Her visit comes at one of the most sensitive times in U.S.-China relations, stepping into the middle of a controversy over how China and the United States can live together in the post-Cold War era.
"It is an extremely delicate phase in our two countries' relations," a leading Chinese expert on the United States said. "Mrs. Clinton's visit shows that the United States is trying to repair damage. How her visit proceeds will be watched closely by China's leadership."
Officially, Mrs. Clinton's trip is for no purpose other than to participate in the United Nation's Fourth World Conference on Women, a gathering of more than 4,750 delegates from 184 countries that officially opened yesterday. The participants' goal is to agree on a 120-page document designed to improve the status of women through specific actions that U.N. members will agree to take.
"A revolution has begun," said Gertrude Mongella, secretary-general of the conference. "There can be no spectators, no sideliners, no abstainers, for this is a crucial social agenda which affects all humanity."
Among the issues of contention to be discussed are abortion and the universality of human rights, which some countries believe are luxuries for rich nations. Small groups of experts will start debating the arcane points of language today while politicians and personalities, such as Mrs. Clinton, will deliver speeches.
The first lady also will travel to Huairou, the town 30 miles north of Beijing where 23,000 activists from private groups have met for the past five days. They have complained bitterly about surveillance and freedom of speech restrictions imposed by Chinese security personnel.
In the only incident in Beijing yesterday, Chinese security men barred Winnie Mandela from the welcoming ceremony, getting into a shoving match with her delegation members as they tried to enter the Great Hall of the People, China's legislative building and conference site.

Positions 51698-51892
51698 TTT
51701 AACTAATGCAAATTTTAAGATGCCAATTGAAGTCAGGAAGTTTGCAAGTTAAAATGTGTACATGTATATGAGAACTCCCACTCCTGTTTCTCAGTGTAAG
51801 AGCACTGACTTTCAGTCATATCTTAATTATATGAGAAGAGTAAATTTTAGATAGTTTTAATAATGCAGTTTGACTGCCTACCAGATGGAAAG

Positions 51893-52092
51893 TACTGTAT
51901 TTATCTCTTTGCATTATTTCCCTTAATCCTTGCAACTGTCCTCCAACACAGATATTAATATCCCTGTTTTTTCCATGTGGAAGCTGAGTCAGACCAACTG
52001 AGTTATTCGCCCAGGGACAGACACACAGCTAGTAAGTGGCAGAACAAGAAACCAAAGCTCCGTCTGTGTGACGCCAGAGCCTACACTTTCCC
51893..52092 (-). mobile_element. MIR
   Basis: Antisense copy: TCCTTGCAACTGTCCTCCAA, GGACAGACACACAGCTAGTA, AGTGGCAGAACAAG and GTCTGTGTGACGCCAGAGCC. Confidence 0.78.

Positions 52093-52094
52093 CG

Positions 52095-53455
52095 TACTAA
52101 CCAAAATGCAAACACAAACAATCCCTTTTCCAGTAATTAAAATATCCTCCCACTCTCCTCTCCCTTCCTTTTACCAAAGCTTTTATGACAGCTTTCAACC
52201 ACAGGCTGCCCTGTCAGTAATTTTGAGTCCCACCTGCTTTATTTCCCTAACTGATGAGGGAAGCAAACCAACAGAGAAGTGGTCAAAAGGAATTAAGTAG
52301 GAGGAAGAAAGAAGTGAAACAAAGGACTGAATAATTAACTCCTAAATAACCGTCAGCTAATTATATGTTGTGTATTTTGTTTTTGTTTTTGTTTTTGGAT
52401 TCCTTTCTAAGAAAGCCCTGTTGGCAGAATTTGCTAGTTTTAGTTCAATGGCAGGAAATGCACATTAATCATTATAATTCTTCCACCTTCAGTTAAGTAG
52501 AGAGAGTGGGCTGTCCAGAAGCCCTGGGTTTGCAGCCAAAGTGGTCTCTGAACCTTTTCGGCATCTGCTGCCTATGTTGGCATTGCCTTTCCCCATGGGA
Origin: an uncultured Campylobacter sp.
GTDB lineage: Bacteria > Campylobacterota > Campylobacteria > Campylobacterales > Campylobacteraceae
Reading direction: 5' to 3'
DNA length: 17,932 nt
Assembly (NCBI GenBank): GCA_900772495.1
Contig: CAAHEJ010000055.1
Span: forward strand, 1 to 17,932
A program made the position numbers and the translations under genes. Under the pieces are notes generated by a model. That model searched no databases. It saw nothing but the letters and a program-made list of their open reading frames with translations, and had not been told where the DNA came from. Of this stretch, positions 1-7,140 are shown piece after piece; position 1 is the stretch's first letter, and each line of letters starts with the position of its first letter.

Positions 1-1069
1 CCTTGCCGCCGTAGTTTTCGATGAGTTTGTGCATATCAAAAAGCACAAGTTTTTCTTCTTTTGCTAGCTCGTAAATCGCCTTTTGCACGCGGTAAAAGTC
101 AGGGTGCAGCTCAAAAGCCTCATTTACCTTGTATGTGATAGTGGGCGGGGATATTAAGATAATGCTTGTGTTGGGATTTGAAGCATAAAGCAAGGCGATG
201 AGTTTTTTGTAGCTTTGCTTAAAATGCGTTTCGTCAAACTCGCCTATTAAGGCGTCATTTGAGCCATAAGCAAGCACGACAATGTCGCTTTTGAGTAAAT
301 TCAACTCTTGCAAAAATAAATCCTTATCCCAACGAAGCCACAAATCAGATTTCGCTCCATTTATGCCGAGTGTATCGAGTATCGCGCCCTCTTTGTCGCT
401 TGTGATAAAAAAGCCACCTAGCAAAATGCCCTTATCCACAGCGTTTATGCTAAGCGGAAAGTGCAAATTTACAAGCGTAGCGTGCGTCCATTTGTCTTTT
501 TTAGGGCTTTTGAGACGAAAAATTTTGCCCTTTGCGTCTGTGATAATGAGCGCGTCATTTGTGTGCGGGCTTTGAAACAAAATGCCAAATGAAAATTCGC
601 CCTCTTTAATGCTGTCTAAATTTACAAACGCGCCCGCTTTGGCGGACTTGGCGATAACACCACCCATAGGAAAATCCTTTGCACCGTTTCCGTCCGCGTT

Mrs. Mandela, the estranged wife of South African President Nelson Mandela who heads the African National Congress Women's League, said her bus had lost its way.
Members of the U.S. delegation, of which Mrs. Clinton is honorary chairwoman, say Mrs. Clinton will not specifically talk about China -- either to help improve relations or to criticize its human rights record.
"Mrs. Clinton is coming to address the conference on women. It happens to be in China. It could have been someplace else," Donna E. Shalala, the secretary of health and human services, said yesterday.
Mrs. Clinton will mention human rights, but in the context of the women's conference and not to specifically criticize China's human rights violations, said Rep. Constance A. Morella, a Maryland Republican.
"She will speak strongly about human rights and the implications will be there," said Ms. Morella, who is co-chair of a congressional delegation to the women's conference.
But that may not be good enough for many others, who are counting on Mrs. Clinton to make at least a reference to the host country's human rights violations.
Rep. Christopher H. Smith, a Republican from New Jersey, said yesterday that China's use of abortions, some of them forced, to control its population made it imperative that Mrs. Clinton issue a strong statement.